“There Is No Royal Road to Geometry” Euclid

by Bro.  Garth Cochran, Calgary Lodge No. 23

Whereas a sound education has become essential to success in all areas of modern society and techniques of education have become increasingly sophisticated;

And Whereas the aids to instruction, such as the many visual and sound equipments now available, require some experience for their proper use;

Whereas Also, the Craft has so many skilled educators and communicators within its ranks;

Therefore Be It Resolved That all Masonic education should be directed by professionally-trained specialists in the Grand Lodge Research and Education Committee.

Gentlemen, this was to be the topic for debate today.  It sounds like it should have been a hot one.  But, despite the fact that this is a busy time of year, especially for educators, few Masons desired to take on the challenge.  Not that I couldn’t find masons with opinions.  Almost everyone had an opinion, some very passionate, but none were willing to speak for the affirmative. Yet this resolution is worthy of consideration, if only for the process of clarifying one’s own thought and creating a rational basis for what, at once, was an emotional response to the question.

This resolution is one that at first blush sounds worthy of debate.  The premise would appear sound.  More than ever before in history, an uneducated person is at a great disadvantage. Human progress has assured that.  About half of human knowledge has been gained in the Twentieth Century.  Simply making a living does not equip one to comprehend or use the knowledge that is now available.

A Newfoundland fisherman once became very successful by dint of hard work and a willingness to try new things to catch fish.  No one on the coast knew as much about where, how or when to catch fish, or how to dry and treat them so as to get the greatest return from the market.  The result was that he soon acquired the means by which to ensure his son would never have to gut and dry fish to feed his family.  He could be sent to University, be educated and become a man of consequence.

The arrangements were made, the son was sent to St. “F X” as St. Francis Xavier was known, the grandest college in the Atlantic region.  The father was so proud that he bragged to all and sundry about his son and the education he was getting.

Then the son returned home for Christmas after the first semester.  After the greetings and tears subsided and the rum was poured, the father and son sat in the kitchen to talk.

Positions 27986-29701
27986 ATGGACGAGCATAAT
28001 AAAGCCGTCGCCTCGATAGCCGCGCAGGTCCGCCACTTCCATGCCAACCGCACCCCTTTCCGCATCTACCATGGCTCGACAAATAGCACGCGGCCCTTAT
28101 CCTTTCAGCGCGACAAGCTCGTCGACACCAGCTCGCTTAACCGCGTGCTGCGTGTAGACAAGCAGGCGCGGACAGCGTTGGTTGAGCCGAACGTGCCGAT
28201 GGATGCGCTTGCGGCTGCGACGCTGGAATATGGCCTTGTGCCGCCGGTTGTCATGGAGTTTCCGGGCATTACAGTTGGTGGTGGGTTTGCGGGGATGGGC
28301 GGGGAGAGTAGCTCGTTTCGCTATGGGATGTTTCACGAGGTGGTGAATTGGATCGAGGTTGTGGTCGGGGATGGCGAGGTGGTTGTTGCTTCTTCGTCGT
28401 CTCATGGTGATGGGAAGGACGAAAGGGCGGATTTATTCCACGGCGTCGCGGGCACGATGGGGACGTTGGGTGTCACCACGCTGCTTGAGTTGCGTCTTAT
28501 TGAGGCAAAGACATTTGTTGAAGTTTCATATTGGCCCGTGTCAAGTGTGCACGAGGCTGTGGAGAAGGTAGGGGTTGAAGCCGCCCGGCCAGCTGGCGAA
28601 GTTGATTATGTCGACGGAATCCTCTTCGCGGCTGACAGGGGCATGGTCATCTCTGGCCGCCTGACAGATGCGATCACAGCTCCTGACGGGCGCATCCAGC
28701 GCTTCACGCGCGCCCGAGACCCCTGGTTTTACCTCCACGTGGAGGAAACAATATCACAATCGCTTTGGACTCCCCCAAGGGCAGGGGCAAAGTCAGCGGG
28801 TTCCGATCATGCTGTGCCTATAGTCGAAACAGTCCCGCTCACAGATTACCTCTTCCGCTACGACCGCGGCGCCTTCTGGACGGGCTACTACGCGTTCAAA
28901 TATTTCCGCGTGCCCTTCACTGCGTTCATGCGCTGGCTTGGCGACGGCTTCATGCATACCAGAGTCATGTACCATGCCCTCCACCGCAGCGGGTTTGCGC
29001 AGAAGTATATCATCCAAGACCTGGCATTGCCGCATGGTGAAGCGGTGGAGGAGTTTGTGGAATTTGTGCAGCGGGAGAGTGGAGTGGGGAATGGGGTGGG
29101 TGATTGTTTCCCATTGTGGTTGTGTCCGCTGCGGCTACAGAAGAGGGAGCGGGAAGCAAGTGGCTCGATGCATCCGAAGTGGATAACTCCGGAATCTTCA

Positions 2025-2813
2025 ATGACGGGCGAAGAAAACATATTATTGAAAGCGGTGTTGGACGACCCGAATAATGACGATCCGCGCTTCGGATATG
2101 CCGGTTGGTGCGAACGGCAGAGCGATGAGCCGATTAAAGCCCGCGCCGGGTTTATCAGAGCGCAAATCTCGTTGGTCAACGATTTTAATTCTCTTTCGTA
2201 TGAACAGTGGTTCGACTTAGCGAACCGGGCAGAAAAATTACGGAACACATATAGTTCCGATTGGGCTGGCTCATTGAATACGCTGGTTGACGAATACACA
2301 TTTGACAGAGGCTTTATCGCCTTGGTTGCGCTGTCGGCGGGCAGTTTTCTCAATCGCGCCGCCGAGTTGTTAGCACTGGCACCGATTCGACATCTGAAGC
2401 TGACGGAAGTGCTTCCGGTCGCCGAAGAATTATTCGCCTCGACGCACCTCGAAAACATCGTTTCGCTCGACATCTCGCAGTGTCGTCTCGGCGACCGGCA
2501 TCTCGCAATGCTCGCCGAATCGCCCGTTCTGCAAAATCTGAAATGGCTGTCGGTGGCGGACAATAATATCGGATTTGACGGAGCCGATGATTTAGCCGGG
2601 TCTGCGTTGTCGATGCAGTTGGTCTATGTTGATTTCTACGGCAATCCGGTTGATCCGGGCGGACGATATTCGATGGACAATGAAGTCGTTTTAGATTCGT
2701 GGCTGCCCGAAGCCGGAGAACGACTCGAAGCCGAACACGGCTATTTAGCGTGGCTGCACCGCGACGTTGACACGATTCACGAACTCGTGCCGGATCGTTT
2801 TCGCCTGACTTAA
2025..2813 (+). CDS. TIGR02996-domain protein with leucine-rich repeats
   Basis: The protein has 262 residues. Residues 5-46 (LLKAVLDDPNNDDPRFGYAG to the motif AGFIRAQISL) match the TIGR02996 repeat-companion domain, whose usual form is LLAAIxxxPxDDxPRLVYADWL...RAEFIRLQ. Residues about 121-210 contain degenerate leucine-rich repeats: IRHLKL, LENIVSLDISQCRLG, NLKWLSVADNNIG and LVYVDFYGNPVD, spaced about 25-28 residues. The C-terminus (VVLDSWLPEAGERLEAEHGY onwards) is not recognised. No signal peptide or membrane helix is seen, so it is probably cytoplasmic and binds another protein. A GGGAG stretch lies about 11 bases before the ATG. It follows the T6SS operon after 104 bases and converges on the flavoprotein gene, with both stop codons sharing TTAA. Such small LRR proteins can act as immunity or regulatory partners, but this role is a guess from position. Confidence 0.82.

“So, me son, tell me what you’ve been learning at school.”

“Well father, one of the things I’se studying is geometry.”

“Tell me all about it.” was the command, for the father wanted to

share in the glory of his son’s new found knowledge.

But the son knew dad would never understand the complex concepts he was studying at the time so he decided to start with one of the basics.

“Well, one of the most basic of all things I’ve learned is (pie)(r)2.”

His father reached over and fetched him a severe clout on the side of the head.  “Pie are square! Pie are square! You dolt.  I send you to university and you learn pie are square.  Everybody knows pie are round.  Cake are square!”

The point is: much of the knowledge so accreted over the past century has been technical in nature and as such is available to specialists more than to the public in general.  But we must have the various avenues opened unto us at an early age in order to determine the direction we wish to follow for the rest of our lives.  Some of us will be fishers while others will pursue the ultimate geometry.  So it would seem that there must be some knowledgeable and accredited person to direct our first steps.

If we accept that premise and apply it to Masonry as in this resolution, then we must consider how this would be done and whether that would be appropriate.

First, the resolution would require that professionally trained specialists are required.  Are we talking of educators? Or communicators? or, perhaps, professionally-trained Masons?

There is no profession of Speculative Mason and therefore no professionally-trained ones who could train the rest of us.  But, truly, that argument is absurd.  The point here is to ask what kind of training would be required? What curriculum vitae would be required of candidates for the post of Masonic educator.  How do you decide what a man’s qualifications are?

For example, in 1969, the federal Department of Forestry fired all its tree physiologists.  Those at the top decided that they didn’t have to know how a tree grew because they knew that they did, in fact, grow.  But instead of putting the physiologists to work on silvicultural projects, they let them go, including some of the top experts in the world.  Because these men had spent their careers to this point studying which foods a tree utilized in order to grow, they weren’t allowed to sprinkle different fertilizer formulations on the forest floor to see which promoted tree growth faster.  A very good friend of mine, a PhD in tree physiology, ended up teaching high school in B.C. as a result. He wasn’t even allowed to do that without going back to University to get another degree.